1. Abstract


The basis for this article arises from a question by a prominent Turkish producer:


"The rinsing and washing processes in my dyehouse are too long. Is there any way that we can utilise our existing machinery to improve the efficiency and reduce the rinsing time without compromising fastness properties? Our machine supplier is telling us that the latest Jet dyeing machines automatically reduce the washing off time. Is this true?"


In this article Mr. Steve Moorhouse, Technical Director of Dyehouse Solutions International., responds:


2. Article


The rinsing process can be shortened as follows:


Various people (machinery suppliers or chemical suppliers for example) will try to convince you that it is simple, and that only one approach holds the key. It is upto the concerned person to decide whether or not that opinion derives from a "vested interest". Experience wise, the objective should be not only to shorten the rinsing process time, reduce the number of rinse baths, but to do so without any compromise to the safety of the process or to the level "Right First Time" production.


Thus, many chemical suppliers will seek to convince that the number of rinses after bleaching and before dyeing can be reduced by the use of a peroxide killer. But this is only true if the modified rinsing process leaves the substrate "Fit for Dyeing". Peroxide is only one of the potentially harmful residual chemicals which must not be carried forward into the dyebath. If the use of a peroxide killer leads to a reduced number of rinse baths, will that reduced number still be sufficient to remove residual alkali ?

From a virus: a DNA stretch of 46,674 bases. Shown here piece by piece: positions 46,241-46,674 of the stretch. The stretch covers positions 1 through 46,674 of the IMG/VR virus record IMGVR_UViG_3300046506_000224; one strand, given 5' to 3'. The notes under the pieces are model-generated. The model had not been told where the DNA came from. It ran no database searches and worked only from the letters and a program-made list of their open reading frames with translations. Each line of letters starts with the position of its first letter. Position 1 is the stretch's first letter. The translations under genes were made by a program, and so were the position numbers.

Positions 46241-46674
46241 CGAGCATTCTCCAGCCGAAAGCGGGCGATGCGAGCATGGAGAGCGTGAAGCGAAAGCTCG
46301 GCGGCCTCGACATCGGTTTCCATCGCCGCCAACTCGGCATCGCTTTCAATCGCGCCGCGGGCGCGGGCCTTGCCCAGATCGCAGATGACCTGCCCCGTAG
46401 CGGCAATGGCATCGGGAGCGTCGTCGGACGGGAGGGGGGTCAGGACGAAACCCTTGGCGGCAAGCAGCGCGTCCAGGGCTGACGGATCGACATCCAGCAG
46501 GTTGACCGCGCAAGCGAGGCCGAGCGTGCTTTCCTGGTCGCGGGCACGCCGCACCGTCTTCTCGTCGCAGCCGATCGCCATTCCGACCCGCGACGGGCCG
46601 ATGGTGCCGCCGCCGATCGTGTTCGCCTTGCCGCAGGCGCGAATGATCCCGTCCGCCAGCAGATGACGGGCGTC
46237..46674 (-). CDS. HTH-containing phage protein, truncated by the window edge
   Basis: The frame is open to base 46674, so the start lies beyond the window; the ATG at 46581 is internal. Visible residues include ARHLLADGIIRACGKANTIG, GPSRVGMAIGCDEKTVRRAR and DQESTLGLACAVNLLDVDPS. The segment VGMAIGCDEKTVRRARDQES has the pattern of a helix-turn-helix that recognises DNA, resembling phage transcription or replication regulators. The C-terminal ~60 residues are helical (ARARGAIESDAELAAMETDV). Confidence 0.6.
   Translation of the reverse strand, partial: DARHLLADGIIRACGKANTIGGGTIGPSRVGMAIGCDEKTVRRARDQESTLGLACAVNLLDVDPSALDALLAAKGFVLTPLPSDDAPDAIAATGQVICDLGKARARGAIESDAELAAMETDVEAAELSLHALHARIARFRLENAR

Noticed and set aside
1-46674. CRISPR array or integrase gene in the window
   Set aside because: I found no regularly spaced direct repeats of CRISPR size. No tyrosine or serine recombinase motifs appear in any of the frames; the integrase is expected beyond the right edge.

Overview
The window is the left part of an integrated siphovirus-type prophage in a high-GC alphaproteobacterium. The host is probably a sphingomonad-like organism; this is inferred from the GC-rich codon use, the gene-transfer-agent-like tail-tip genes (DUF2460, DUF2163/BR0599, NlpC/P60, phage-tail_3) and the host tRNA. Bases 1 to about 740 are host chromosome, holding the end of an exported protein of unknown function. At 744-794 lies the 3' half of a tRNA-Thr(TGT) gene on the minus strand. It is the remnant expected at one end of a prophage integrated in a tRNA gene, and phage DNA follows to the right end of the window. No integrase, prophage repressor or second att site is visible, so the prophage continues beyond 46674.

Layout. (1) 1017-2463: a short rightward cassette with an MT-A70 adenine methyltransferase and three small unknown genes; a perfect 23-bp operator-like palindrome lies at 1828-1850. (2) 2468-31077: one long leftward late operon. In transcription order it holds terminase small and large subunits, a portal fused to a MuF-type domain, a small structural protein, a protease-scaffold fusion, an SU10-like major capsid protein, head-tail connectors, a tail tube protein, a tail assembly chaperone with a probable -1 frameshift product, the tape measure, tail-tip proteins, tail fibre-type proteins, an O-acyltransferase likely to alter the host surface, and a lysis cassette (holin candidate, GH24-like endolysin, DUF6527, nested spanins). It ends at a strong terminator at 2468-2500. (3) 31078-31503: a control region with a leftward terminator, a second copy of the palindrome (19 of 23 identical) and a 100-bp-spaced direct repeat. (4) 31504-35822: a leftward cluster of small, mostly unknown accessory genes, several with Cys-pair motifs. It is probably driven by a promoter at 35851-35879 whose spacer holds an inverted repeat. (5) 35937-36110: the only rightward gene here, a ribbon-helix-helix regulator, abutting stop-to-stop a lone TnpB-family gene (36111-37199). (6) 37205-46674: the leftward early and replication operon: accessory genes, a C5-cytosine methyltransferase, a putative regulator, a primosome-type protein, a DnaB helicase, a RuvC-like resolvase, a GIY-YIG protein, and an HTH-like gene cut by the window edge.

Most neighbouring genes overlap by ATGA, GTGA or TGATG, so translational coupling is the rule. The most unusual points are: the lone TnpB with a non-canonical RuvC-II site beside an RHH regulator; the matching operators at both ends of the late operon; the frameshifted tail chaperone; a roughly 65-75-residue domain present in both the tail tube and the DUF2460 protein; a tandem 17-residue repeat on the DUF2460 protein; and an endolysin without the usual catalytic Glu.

In our experience not necessarily so. See Case Study 1.


Thus also, the number of rinse baths after dyeing can easily be reduced. But what is the effect on critical wash-fastness? See Case Study 2.


There is no doubt whatsoever that machinery suppliers have made great strides in the last decade to shorten rinsing process times considerably with such techniques as CCR (Combined Cooling & Rinsing) and Smart Rinsing.


Much reliance on machinery should not be placed without taking full consideration of a full understanding of all the critical success factors involved.


So far as machinery developments are concerned, attempts are made in this article to give an independent review without any vested interest of any kind.


2.2 Case Studies


Shortening rinse processes with Improvements in Quality and Safety

To emphasise the importance of Quality and safety we pose two very simple, but "biting" questions.

a) Consider two processes A and B


Process

Time

A

6 hours

B

8 hours


Which process is the shorter?


b) Consider two processes A and B


Process

Time

Production Result

A

6 hours

Wrong Shade, Unlevel, Fails fastness Spec

B

8 hours

Right Shade, Level,

Passes highest Retail Spec.


Which Process is the shorter?


Let us now consider two case studies to illustrate the point.